The therapist ended up being a real whack-job, and she kept trying to get me to admit to being sexually assaulted or beaten as a child. so I went a couple more times and then quit. Then in my early twenties I went again to a therapist a couple of times, then quit. Then at 27 I had my first child and fell into the biggest bout of depression I had ever experienced. Postpartum Depression is a real fucking horror, y’all. It is nothing to sneeze at. At that time I didn’t have the stamina or the willingness to go to a therapist, but my primary care physician put me on anti-depressants after my six-week postpartum check-up because she could see that I was struggling, and that is when my life changed.

There was always a stigma with pills in my family. I would overhear my mom talk to people about how she was sad or irritable or couldn’t sleep, but pills were never the answer. You just had to pull up your bootstraps and keep on keeping on. But honestly, if my doctor had not recognized what I was going through when I was going through it, things might have ended differently for my baby or for me. I had a total loss of control during those early days. Not to mention a colicky baby and a husband who was just as green as I was. It was touch and go for awhile, but the pills helped me so much, that only six weeks into my antidepressants (which was Wellbutrin, and they are totally kick-ass), I decided that if I had to take a pill everyday for the rest of my life to feel better, I would. And I do. Well, now I take two, and this is only after ten years of trial and error.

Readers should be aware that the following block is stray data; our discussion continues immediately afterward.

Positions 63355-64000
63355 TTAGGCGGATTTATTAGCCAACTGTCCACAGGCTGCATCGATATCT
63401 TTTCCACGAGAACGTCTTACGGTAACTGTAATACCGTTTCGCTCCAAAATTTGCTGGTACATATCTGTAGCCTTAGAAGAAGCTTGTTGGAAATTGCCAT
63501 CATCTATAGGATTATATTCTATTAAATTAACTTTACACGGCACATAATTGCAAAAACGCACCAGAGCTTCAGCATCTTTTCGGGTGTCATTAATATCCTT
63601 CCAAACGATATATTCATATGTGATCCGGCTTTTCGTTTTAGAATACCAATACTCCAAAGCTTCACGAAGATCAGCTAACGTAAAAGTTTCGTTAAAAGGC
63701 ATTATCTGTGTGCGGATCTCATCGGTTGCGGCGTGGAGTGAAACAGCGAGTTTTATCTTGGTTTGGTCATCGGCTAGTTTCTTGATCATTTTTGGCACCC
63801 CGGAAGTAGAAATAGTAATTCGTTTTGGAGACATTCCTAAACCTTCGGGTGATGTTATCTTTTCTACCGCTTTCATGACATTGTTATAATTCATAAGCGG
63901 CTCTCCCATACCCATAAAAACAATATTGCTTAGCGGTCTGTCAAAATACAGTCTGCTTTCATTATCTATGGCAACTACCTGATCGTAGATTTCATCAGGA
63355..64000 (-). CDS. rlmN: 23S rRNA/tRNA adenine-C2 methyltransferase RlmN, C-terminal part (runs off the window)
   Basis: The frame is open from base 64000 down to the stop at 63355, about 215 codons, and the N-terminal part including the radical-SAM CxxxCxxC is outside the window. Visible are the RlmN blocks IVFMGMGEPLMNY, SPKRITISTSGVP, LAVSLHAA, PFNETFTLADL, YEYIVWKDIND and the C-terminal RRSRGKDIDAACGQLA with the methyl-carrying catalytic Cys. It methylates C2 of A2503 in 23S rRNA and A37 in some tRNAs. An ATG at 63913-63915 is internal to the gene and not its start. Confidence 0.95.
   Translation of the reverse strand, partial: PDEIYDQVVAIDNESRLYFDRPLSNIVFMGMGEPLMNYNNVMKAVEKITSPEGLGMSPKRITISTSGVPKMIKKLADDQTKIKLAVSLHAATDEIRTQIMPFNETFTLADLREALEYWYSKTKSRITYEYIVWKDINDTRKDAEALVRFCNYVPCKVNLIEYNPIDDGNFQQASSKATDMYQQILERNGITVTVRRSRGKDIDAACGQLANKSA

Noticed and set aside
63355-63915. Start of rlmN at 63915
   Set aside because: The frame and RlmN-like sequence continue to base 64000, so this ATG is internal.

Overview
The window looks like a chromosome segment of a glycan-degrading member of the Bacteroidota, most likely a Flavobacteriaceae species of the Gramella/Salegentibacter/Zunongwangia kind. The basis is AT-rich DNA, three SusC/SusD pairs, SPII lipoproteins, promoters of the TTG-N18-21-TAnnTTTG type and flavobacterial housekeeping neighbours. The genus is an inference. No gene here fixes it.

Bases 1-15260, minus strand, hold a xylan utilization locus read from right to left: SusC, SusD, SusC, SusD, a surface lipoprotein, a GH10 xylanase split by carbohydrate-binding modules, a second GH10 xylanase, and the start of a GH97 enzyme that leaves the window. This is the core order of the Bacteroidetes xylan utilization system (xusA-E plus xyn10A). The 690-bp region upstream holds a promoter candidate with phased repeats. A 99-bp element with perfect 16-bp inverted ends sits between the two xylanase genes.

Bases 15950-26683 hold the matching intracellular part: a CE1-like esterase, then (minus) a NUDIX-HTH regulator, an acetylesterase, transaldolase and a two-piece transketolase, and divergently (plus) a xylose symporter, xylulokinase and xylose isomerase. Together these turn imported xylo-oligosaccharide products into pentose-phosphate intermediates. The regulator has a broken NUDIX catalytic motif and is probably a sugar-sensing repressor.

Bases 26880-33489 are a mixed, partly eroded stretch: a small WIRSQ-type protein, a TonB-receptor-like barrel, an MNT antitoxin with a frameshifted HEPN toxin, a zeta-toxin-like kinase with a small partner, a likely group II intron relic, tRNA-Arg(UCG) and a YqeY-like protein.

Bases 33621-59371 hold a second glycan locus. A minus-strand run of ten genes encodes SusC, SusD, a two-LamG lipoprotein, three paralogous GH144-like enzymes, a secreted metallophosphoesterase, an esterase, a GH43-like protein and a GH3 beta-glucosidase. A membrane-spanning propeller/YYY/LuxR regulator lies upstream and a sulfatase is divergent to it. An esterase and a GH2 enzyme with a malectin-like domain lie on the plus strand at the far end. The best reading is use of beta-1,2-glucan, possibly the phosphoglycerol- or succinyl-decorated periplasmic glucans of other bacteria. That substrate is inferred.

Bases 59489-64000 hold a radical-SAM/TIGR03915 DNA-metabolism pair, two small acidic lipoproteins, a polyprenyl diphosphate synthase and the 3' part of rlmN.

Look it, I’ve been on Wellbutrin (awesome-sauce, but it made my blood pressure skyrocket), Prozac (the magic pill for more reasons than one, but it gave me horrible migraines after three years), Buspar (this is an anti-psychotic that they paired with Prozac to help with anxiety after I lost my daughter and now it’s on all my charts as a no-go because it made me suicidal), Celexa (good stuff, but plummeted my libido), Zoloft (made me feel no emotions, like zero emotion, all the time, weird stuff), Lexapro (Celexa’s sister, but the one I am currently on because I finally decided I could deal with the libido and the inability to lose weight like a normal fucking person as long as I have a pill that makes me not sad about those two things very often) there has to be some give and take. Then there are the other pills.